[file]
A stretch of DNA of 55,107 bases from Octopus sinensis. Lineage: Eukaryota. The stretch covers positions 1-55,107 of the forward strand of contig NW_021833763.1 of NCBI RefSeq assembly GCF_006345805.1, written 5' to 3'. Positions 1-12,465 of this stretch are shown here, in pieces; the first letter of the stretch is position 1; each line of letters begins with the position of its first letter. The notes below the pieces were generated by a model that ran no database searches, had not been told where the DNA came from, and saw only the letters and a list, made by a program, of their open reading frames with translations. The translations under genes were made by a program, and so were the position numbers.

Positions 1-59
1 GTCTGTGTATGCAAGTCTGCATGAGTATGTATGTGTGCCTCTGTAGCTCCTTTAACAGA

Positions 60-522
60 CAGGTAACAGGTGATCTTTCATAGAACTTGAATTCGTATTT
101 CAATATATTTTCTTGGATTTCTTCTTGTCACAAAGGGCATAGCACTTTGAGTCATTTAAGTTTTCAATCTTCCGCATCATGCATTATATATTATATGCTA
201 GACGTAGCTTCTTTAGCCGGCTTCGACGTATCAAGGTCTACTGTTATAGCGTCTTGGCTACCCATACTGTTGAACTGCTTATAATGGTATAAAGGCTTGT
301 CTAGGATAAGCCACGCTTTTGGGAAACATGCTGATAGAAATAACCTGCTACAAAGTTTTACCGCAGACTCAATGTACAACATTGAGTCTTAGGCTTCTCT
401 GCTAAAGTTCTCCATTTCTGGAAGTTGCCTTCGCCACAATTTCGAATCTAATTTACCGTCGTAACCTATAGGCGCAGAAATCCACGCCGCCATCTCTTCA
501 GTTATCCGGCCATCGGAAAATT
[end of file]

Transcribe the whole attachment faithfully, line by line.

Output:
A stretch of DNA of 55,107 bases from Octopus sinensis. Lineage: Eukaryota. The stretch covers positions 1-55,107 of the forward strand of contig NW_021833763.1 of NCBI RefSeq assembly GCF_006345805.1, written 5' to 3'. Positions 1-12,465 of this stretch are shown here, in pieces; the first letter of the stretch is position 1; each line of letters begins with the position of its first letter. The notes below the pieces were generated by a model that ran no database searches, had not been told where the DNA came from, and saw only the letters and a list, made by a program, of their open reading frames with translations. The translations under genes were made by a program, and so were the position numbers.

Positions 1-59
1 GTCTGTGTATGCAAGTCTGCATGAGTATGTATGTGTGCCTCTGTAGCTCCTTTAACAGA

Positions 60-522
60 CAGGTAACAGGTGATCTTTCATAGAACTTGAATTCGTATTT
101 CAATATATTTTCTTGGATTTCTTCTTGTCACAAAGGGCATAGCACTTTGAGTCATTTAAGTTTTCAATCTTCCGCATCATGCATTATATATTATATGCTA
201 GACGTAGCTTCTTTAGCCGGCTTCGACGTATCAAGGTCTACTGTTATAGCGTCTTGGCTACCCATACTGTTGAACTGCTTATAATGGTATAAAGGCTTGT
301 CTAGGATAAGCCACGCTTTTGGGAAACATGCTGATAGAAATAACCTGCTACAAAGTTTTACCGCAGACTCAATGTACAACATTGAGTCTTAGGCTTCTCT
401 GCTAAAGTTCTCCATTTCTGGAAGTTGCCTTCGCCACAATTTCGAATCTAATTTACCGTCGTAACCTATAGGCGCAGAAATCCACGCCGCCATCTCTTCA
501 GTTATCCGGCCATCGGAAAATT